Time on Task III
As educators we know that the issue of how much time we spend in the classroom is important. In the last two posts, those concerns were explored in terms of what it means to loose a week of school for a family vacation. The posts discussed just what happens when a student misses a week of school – and the impacts can be profound.
One of my teacher friends, Mr. Jerry Martin, is fond of saying that “Time is the most valuable resource in schools. Use it wisely.” He is right – time is the resource that we spend unwisely, thinking it goes on forever.
Time on task for school students is also impacted by school sponsored events and programs. Assessment and testing programs take time to administer and while important can take time out of the classroom. We all recognize the need for good assessment, but it is time to question the impact of how much time is spent in assessment.
The current implementation of the Common Core testing programs are requiring up to ten days of testing time and school interruption time. Ten days of time is two weeks of school, and the article from England indicated that a single week of missed school could seriously impact a student’s learning – so what would be the impact of two week’s missed instruction?
Most schools have a 180 day school year. It is important to preserve that time for learning. Taking 10 days for testing seems burdensome and counterproductive. In my Internet meanderings, I found several articles in the last few days having to do with testing. In an article by Jennifer Keys Adair, she writes, “Indeed, as the No Child Left Behind (NCLB) legislation comes up for re-authorization this week President Obama has himself stated that ‘testing should be cut to a bare minimum.’ ” ([ http://theconversation.com/in-test-based-systems-even-young-kids-resist-learning-37569?utm_reader=feedly ]Test-based systems) She goes on to claim that a child’s involvement in the learning can be just as impactful as preparing for a test. “When children feel comfortable sharing their stories, they write better. When children can initiate conversations, they are more likely to listen to one another. And when children have what I call “agency” or the ability to influence or make decisions in their learning, they develop a wider and deeper range of capabilities than just standard math and literacy skills.” ([ http://theconversation.com/in-test-based-systems-even-young-kids-resist-learning-37569?utm_reader=feedly ]Test-based systems) It is important to note that actively engaged students learn better. That active engagement is authentic and engaged learning.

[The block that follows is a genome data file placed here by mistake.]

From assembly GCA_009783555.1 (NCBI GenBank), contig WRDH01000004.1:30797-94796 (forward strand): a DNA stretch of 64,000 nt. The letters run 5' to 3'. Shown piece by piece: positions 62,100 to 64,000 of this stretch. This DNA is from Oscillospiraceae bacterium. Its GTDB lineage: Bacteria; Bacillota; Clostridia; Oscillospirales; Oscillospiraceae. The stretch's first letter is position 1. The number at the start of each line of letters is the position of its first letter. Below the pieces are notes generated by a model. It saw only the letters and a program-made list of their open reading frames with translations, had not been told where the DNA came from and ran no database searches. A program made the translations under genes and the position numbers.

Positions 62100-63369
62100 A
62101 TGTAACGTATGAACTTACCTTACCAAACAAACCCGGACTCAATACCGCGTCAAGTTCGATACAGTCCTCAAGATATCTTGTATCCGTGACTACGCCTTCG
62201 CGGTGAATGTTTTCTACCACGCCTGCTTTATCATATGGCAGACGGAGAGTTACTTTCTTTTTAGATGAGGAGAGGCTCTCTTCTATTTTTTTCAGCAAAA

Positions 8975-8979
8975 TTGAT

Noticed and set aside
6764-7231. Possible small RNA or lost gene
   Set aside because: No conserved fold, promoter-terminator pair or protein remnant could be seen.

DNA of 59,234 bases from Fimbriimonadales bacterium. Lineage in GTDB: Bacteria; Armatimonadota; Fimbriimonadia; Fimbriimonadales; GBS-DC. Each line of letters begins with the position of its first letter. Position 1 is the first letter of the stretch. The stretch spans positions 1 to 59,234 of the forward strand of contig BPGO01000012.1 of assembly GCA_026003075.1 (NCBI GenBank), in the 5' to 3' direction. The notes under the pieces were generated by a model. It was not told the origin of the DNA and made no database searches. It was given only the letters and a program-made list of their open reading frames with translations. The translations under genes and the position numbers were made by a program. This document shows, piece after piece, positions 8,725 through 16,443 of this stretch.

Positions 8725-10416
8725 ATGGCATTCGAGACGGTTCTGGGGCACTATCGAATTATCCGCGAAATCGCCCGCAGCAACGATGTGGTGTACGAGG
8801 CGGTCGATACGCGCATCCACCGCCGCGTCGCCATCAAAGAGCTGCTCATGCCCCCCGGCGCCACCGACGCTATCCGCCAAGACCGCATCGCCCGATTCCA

In a second article, Stacy Teicher Khadaroo writes about four schools in NH which are modifying testing scenarios. She reports, “These assessments require students to apply what they’ve learned in multiple steps and tasks. Fourth-graders, for instance, might design a new park, calculate the cost of creating it, and write a letter to persuade town leaders to build it.” ([ http://news360.com/article/281836224# ]NH Testing) This is not an alternative to testing – it is testing the very real challenges of putting learning to work – it is another case of where authentic assessment can be an important part of the learning paradigm.
These are only two articles of the several I stumbled across. Some conclusions are in order. My first conclusion is that we are currently spending a great deal of time to test students. I wonder if that is time well spent. Often, I wonder what would happen if the time spent on this kind of assessment were spent on teacher improvement.